That was not the case on Saturday and Niskanen took full responsibility afterward.

“First three goals are all my fault,” Niskanen said. “I had a tough first 20:30 so I've got to be better next game.”

Pretty much no one played the first goal right.

The goal came just 19 seconds into the game. Orlov turned the puck over in the neutral zone and Evgeny Kuznetsov looked like he could have gotten the puck, but instead played the body of Cedric Paquette. Niskanen stepped up at the blue line, but the Lightning got the puck past him creating a short rush that beat Braden Holtby who was way too far back in the crease.

Yes, Niskanen got caught a bit high, but he was just as at fault as Orlov, Kuznetsov and Holtby.

The second goal happened because Steven Stamkos tripped Orlov to create a turnover and it wasn’t called.

Niskanen got in between Ondrej Palat and the puck, but Palat beat both him and Holtby on the shot. Not sure I would put this one on Niskanen.

The third goal…well, that one was a bad play by Niskanen.

When you go one-on-one with a player, a defenseman cannot allow that player to turn the corner. That’s especially true when that player is defenseman Anton Stralman who is not exactly gifted with blazing speed. This was just a complete misplay.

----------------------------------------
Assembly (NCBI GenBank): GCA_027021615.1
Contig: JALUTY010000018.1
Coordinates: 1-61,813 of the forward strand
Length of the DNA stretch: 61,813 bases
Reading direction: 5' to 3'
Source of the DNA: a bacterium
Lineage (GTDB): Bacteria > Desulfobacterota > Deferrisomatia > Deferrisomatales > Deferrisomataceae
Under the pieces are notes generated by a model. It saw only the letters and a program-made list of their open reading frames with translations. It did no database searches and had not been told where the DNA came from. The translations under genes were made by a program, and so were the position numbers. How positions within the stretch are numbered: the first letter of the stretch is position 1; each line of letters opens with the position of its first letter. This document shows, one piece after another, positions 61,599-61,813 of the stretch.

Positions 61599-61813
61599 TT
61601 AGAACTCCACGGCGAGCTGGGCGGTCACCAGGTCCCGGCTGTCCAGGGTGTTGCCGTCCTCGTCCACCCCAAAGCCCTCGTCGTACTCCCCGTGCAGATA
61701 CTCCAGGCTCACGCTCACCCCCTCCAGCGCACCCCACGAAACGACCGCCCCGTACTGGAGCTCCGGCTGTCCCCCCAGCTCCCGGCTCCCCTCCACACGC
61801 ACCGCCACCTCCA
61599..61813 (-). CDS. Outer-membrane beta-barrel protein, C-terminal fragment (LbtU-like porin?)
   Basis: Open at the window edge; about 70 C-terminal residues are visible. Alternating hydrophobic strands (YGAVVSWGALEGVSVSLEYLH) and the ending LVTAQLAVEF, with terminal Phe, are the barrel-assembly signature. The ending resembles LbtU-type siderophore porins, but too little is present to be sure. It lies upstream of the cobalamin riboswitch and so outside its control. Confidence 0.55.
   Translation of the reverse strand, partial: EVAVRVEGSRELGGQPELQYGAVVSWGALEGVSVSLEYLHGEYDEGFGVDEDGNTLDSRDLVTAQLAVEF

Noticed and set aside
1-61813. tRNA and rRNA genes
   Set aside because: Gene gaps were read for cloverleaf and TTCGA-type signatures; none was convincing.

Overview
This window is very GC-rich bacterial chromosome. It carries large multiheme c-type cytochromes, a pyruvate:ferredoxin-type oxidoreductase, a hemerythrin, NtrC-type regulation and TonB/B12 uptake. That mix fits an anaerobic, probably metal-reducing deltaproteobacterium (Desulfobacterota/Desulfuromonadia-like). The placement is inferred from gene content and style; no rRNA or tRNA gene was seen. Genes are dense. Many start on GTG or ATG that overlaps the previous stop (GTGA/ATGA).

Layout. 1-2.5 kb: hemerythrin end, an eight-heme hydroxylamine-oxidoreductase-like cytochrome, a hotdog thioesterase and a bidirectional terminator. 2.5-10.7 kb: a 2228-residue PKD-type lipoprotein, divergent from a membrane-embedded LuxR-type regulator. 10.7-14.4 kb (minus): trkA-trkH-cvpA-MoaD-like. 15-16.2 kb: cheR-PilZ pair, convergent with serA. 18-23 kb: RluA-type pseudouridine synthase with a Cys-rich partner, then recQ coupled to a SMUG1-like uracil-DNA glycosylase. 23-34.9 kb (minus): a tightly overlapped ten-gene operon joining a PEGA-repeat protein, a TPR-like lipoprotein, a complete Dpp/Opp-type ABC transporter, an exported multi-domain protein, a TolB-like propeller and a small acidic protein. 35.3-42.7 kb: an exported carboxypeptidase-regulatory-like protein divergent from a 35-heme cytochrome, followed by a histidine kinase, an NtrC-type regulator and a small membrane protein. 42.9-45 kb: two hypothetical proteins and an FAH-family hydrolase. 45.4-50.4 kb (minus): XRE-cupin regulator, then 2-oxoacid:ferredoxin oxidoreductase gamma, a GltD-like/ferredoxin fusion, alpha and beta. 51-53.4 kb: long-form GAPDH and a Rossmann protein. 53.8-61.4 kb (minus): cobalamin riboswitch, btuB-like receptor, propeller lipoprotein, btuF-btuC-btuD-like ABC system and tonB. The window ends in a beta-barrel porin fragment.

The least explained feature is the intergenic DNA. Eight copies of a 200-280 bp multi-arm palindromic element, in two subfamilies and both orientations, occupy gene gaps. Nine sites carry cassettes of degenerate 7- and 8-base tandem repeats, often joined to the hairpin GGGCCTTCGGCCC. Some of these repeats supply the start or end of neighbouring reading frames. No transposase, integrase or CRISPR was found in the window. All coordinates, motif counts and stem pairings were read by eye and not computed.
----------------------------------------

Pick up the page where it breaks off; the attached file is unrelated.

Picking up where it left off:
Regardless of how many goals were strictly on Niskanen, that’s not the point. This was a message not so much to the media but to the team. That message was this: This one’s on me, I will be better next game.

Leaders always take responsibility. Niskanen is taking the blame here and saying he will be better in the hopes the team around him will be better as well.

They will need to be to win Game 6.

“A lot of people counted us out when we were down 0-2 in the first round,” Niskanen said. “Things got hard in the last series where we could have melted and we just kept playing. So that's what we've got to do again, bring our best effort for Game 6 at home, win a game and then we'll go from there.

“But we're focused on bringing our best game of the season for Game 6 and we'll be ready to go.”